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Spotlight: Andrea Johnson, Green Empowerment


The third feature in our International Development Leader Spotlight series: Andrea Johnson, Executive Director at Green Empowerment.



Why did you pursue a career in international development? I have always been interested in social justice and equity but my background was in climate and conservation. While working in this field in Ecuador, I grew to better understand and became passionate about community-based development and especially the unequal distribution of resources globally. I believe everyone deserves access to clean water, energy, and a healthy environment to thrive. This career allows me to participate in a way that aligns with my values.


How does Green Empowerment take an anti-colonial approach to international development? We truly believe that local organizations, communities, and individuals are best suited to lead community-development projects, even infrastructure projects like ours, but they are often left out of decision-making and lack access to resources to advance projects. We embrace a distributed decision-making approach, where local in-country organizations ask for our support and communities decide whether or not to move forward with projects. They are involved before, during, and after the project because their knowledge of the language, culture, and community is critical to designing and implementing a sustainable project. I delivered a TEDx talk last fall about this topic and it's something that we believe is not just the right way to do work, but also leads to the long-term sustainability of our projects: 97% of projects are still successful 10 years after completion.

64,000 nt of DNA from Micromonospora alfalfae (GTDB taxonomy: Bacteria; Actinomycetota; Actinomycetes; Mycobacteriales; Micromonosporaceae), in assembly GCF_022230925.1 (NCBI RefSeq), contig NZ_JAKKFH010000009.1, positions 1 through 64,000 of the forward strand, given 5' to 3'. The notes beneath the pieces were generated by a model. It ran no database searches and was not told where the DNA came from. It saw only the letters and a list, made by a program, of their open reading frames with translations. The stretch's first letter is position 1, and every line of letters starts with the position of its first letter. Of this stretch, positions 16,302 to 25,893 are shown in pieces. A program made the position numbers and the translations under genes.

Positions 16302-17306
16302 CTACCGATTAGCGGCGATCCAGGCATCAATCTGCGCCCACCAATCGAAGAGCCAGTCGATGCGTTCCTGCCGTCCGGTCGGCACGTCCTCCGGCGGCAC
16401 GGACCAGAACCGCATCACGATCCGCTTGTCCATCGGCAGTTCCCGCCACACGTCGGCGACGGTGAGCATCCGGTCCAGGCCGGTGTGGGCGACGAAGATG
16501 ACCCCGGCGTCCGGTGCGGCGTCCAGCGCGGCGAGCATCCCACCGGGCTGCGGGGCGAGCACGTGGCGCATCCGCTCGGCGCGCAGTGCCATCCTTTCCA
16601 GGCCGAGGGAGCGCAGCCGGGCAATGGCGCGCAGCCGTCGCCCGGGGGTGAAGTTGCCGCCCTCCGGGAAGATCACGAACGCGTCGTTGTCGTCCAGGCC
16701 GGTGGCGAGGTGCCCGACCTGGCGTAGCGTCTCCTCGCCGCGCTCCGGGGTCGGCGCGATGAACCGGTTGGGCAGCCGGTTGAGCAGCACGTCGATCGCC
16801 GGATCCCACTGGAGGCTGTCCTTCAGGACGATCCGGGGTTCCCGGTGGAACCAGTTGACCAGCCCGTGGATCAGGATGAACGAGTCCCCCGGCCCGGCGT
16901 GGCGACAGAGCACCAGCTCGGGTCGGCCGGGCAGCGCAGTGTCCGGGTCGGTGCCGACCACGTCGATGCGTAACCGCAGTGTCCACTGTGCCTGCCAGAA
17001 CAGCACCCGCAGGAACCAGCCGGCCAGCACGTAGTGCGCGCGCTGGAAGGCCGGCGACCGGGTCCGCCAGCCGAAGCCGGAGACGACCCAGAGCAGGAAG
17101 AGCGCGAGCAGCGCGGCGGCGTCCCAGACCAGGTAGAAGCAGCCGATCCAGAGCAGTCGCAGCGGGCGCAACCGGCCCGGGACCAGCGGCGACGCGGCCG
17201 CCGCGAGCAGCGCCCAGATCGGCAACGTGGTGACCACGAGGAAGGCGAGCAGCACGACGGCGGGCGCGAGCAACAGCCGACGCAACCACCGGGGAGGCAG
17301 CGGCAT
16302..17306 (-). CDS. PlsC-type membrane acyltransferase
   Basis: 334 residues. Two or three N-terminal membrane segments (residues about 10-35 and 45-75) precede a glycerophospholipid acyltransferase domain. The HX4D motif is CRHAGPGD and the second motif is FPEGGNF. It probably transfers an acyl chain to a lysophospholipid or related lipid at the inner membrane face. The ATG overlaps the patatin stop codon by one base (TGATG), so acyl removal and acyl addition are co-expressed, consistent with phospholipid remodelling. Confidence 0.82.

How do you ensure Green Empowerment’s beneficiaries are represented with dignity? There are a few elements here that are critical for Green Empowerment. The language we use is important and we avoid messaging that reinforces colonial ideas, leads to the othering of people, or perpetuates white saviors. We engage community members and our partners as active participants in all projects and we refer to them as participants rather than beneficiaries, because we also learn from and benefit from partnering with these local leaders. When it comes to gathering photos, stories, and videos we always get participant consent and we incorporate participants’ voices directly in storytelling. We never represent our participants as helpless or needy but rather active and engaged, solving a critical problem in their own community.


What is one project or movement that inspires you? I am very inspired by indigenous leaders who are fighting for their rights and for agency over their natural resources. Via Green Empowerment, I get to play a small behind-the-scenes part in helping some of these communities to realize their own aspirations for development and I am hopeful that the global community is starting to listen more and more to indigenous people in the effort for more global equality as well as to combat climate change impacts.


For young professionals considering a career in international development, what is one piece of advice you would share? I would tell people to focus on developing very tangible skills and experiences that could be utilized in the international development sector - whether this is accounting, marketing, or engineering skills - our sector needs a wide range of diverse professionals and there are many ways to participate and support development efforts.


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